Equal amounts of RNA (1 μg) from PAMs was used to generate cDNA with oligo (dT) primers using the SuperScript II RNase H Reverse Transcriptase Kit (Invitrogen, USA). Quantitative RT-PCR reactions were set up in triplicate using reagents from the SYBR Green I PCR Kit (Toyobo) and 10 μM primers (designed by the Beacon Designer 7.0 program, http://www.premierbiosoft.com; Table 2). The amplification reactions were performed on a LightCycler 480 (Roche) with the following conditions: 30 s at 95°C, 40 cycles of 95°C for 10 s, 60°C for 5 s and 72°C for 10 s. Subsequently, melting curve analysis and quantitative analysis of the data were performed using the Roche LightCycler 480 software version 1.5.0. Each sample was run in triplicate. Samples were normalized at each respective time point, using mock-infected PAMs as calibrators and the hypoxantine phosphoribosyltransferase (HPRT-1) and glyceraldehyde-3-phosphatedehydrogenase (GAPDH) as the reference genes.. The average threshold cycles of the replicates (each gene was detected three times) were used to calculate the fold-changes between PCV2-infected or mock-inoculated PAMs by using the formula of 2-delta-delta Ct described by Livak and Schmittgen .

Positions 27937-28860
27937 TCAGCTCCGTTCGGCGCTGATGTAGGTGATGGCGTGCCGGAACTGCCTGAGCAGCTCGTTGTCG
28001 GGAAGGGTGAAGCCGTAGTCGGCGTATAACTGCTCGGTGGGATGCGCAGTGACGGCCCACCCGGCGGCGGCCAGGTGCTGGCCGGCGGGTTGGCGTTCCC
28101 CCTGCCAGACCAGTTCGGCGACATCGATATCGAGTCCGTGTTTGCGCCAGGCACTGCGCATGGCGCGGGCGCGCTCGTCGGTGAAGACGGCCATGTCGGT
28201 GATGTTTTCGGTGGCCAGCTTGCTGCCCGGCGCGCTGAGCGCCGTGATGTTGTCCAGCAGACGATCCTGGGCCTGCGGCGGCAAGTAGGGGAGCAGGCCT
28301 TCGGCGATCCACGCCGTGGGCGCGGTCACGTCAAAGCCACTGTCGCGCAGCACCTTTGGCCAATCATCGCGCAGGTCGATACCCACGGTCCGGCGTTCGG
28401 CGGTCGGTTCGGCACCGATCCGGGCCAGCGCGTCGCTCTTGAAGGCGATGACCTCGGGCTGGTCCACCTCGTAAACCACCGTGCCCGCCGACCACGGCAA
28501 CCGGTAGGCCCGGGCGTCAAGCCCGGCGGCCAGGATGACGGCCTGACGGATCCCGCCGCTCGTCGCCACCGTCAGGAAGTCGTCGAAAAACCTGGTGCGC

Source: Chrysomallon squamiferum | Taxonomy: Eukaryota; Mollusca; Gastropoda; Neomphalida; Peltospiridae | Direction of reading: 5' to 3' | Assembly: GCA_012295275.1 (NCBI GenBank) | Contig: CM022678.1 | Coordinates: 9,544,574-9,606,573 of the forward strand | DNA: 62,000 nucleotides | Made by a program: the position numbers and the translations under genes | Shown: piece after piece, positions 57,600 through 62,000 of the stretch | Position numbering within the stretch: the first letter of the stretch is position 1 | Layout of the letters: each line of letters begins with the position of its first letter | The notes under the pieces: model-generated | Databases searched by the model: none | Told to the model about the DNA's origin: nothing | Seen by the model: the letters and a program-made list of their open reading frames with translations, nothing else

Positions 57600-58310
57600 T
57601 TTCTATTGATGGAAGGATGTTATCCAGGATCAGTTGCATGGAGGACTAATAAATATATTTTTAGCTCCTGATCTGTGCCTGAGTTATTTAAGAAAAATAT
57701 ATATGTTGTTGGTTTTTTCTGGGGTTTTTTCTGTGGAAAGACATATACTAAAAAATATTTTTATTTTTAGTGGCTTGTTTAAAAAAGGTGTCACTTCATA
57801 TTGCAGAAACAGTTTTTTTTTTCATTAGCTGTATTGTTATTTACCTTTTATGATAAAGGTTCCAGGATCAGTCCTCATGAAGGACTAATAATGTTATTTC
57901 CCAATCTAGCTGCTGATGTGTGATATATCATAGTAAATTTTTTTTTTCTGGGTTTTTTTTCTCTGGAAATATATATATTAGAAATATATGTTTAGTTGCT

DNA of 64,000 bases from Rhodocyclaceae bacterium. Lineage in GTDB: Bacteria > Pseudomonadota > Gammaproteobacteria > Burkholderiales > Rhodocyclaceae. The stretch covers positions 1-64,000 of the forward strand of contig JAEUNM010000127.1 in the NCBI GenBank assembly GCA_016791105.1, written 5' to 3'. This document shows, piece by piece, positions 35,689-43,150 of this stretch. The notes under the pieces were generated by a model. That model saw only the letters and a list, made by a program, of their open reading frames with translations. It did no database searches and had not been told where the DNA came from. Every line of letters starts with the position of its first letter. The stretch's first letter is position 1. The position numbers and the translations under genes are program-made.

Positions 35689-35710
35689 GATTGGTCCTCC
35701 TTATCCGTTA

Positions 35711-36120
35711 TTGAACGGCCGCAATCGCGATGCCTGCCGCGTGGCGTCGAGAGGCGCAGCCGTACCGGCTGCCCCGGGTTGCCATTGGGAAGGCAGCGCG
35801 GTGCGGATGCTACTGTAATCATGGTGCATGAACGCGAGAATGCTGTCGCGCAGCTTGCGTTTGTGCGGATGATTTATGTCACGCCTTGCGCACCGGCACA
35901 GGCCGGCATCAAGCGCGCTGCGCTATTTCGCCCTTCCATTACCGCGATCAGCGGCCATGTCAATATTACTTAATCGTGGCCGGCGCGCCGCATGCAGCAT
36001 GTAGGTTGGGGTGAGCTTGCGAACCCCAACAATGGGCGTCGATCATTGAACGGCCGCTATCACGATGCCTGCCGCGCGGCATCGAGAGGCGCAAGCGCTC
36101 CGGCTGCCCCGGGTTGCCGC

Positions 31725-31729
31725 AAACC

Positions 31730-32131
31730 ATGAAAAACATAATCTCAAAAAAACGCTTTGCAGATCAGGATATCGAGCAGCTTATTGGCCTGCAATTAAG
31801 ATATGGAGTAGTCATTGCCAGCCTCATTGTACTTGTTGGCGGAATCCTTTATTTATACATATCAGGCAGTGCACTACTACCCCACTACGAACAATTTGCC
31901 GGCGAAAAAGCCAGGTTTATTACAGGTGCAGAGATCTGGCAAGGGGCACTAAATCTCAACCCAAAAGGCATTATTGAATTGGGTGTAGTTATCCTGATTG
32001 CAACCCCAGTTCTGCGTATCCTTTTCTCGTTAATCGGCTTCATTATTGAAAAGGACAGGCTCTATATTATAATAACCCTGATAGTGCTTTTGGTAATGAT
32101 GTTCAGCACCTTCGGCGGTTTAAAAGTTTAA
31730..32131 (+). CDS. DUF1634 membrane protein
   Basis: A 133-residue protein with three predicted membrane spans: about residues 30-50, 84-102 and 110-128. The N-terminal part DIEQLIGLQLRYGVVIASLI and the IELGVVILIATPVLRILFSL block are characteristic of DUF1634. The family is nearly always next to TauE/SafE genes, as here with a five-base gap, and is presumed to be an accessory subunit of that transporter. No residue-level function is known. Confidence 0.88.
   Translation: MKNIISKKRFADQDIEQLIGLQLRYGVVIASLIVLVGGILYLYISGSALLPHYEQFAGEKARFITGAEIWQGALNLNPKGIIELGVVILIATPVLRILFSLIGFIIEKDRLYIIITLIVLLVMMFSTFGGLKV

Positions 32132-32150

Cytokine detection in culture supernatant
The secreted protein levels of IFNγ, IL-6, IL-8 and TNFα were determined by testing culture supernatants with the respective commercial ELISA kits (R&D Systems, USA). All samples were tested in triplicate and read at 450 nm using an ELISA plate reader (Bio-Tek, USA).
Statistical analysis of quantitative PCR data
Statistical analyses were carried out using Microsoft Excel 2007 (Microsoft Co., USA). Differences between groups were assessed by one-way repeated measures analysis of variance followed by Tukey’s multiple comparison tests. P-values less than 0.05 were considered to indicate statistical significance.
Classical swine fever virus
False discovery rate
Hours post infection
Ingenuity pathway analysis
Open reading frame
Porcine alveolar macrophages
Peripheral blood mononuclear cell
Polymerase chain reaction
Porcine reproductive and respiratory syndrome virus
Quantitative reverse transcription PCR
Tumor necrosis factor-alpha.
This work was supported by grants from China Agricultural Research System (No. CARS-36) and Merial Limited.